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Old 04-20-2018, 06:44 AM
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Default Re: Evangelicals and fundamentalists--and Donald Trump

Quote:
Originally Posted by ShivaTD View Post
I really appreciate your answer and would agree that they shouldn't oppose Donald Trump because of moral issues like extramarital sex. I don't care who or how many women Donald Trump has had sex with but there's a caveat. It had to be legal consensual sex and not sexual assault and while it was a private matter between Trump and the women involved it should not have been covered up with NDA's that may have violated the campaign finance laws. I'm concerned with the law and not with Trump's personal sexual habits.

But we both refer to "should" not be opposed based upon subjective (religiously motivated) moral standards. But do fundamentalists, that claim to have these religious moral standards that they use to judge other, oppose Donald Trump? I've not really seen that happening except in a small number of religious organizations and their leaders and the opposition included both fundamentalists and evangelicals but they're a rare exception.

And I can find no excuse for supporting Trump if Trump's actions violated the law. The search warrants of Michael Cohen's offices by the Federal Attorney's Office of the Southern District of New York (completely unrelated to the Mueller investigation) seems to be directly tied to significant evidence that Cohen, very probably with Trump's knowledge and consent, violated the law related to cover-ups of consensual and non-consensual sexual activities of Donald Trump. The standard for getting a search warrant for the attorney is far higher than for getting a search warrant for a private person. Instead of simply providing "probable cause" for the warrant the criteria virtually requires enough evidence for a grand jury indictment based upon a crime being committed and the search is simply to provide additional evidence for successful prosecution. The application for the search warrant for Cohen required the highest level of approval by the FBI and DOJ and the warrant was issued by a judge, independent from the DOJ and FBI, demanded the high level of evidence to support issuing the warrant.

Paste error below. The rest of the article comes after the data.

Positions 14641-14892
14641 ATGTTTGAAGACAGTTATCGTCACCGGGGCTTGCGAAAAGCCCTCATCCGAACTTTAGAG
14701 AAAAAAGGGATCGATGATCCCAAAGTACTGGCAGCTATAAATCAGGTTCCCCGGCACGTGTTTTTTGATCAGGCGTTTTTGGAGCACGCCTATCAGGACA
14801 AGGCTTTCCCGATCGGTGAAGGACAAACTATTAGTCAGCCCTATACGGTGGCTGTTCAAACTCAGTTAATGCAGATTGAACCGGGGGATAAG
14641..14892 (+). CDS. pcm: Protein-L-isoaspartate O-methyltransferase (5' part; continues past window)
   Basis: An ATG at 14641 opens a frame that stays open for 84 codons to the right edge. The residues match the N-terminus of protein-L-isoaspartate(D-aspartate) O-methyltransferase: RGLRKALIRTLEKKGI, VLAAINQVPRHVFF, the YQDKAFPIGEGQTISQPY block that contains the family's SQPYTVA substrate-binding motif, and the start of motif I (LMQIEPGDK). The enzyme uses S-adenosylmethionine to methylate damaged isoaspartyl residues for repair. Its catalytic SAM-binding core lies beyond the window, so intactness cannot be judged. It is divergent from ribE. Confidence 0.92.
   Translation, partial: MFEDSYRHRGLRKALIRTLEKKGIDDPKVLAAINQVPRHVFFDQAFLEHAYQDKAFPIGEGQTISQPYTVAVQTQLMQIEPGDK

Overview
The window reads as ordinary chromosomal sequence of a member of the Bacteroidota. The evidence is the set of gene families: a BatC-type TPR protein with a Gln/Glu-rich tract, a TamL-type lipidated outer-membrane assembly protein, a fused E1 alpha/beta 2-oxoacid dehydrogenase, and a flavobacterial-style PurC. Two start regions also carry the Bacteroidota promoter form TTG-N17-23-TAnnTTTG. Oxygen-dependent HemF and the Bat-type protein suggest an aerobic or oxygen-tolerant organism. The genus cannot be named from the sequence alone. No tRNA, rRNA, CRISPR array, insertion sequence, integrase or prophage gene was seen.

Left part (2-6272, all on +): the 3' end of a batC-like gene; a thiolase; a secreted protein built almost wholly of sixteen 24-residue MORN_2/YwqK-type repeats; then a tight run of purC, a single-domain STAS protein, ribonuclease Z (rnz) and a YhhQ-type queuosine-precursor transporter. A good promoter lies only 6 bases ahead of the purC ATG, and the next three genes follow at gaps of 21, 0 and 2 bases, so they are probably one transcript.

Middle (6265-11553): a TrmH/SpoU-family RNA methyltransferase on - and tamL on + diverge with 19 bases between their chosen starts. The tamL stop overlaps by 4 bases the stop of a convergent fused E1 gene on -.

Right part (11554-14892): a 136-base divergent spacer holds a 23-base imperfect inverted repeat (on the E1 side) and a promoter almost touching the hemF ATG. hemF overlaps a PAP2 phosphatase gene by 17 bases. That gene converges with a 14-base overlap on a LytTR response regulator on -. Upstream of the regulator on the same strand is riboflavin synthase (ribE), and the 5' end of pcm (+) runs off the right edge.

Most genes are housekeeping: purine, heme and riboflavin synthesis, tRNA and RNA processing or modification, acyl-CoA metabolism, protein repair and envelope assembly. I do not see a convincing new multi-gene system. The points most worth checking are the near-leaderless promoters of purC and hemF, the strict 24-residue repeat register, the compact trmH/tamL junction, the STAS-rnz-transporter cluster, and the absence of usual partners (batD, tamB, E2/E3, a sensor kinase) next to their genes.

If Cohen did borrow money on his home to pay Stormy Daniels but didn't disclose that as the purpose for the borrowing then it's bank fraud. If Cohen didn't disclose that the money transfer was for the payment of money to Stormy Daniels that's wire fraud. If the money was paid to prevent Stormy Daniels from publically disclosing the relationship because it would adversely effect the Trump Campaign for President then it's a violation of Election Finance Law because of the amount and the non-disclosure of the expenditure. If Donald Trump knew about any or all of the above then he's a co-conspirator to the crime(s) committed.

The US Attorney for the Southern District of New York probably already has evidence that all of the above laws were violated and, at most, is looking to see of there's evidence that show Trump is a co-conspirator. Cohen would be charged for the crimes while Trump would not under current DOJ guidelines related to a sitting president but Trump could be named in Cohen's indictment as an unindicted co-conspirator.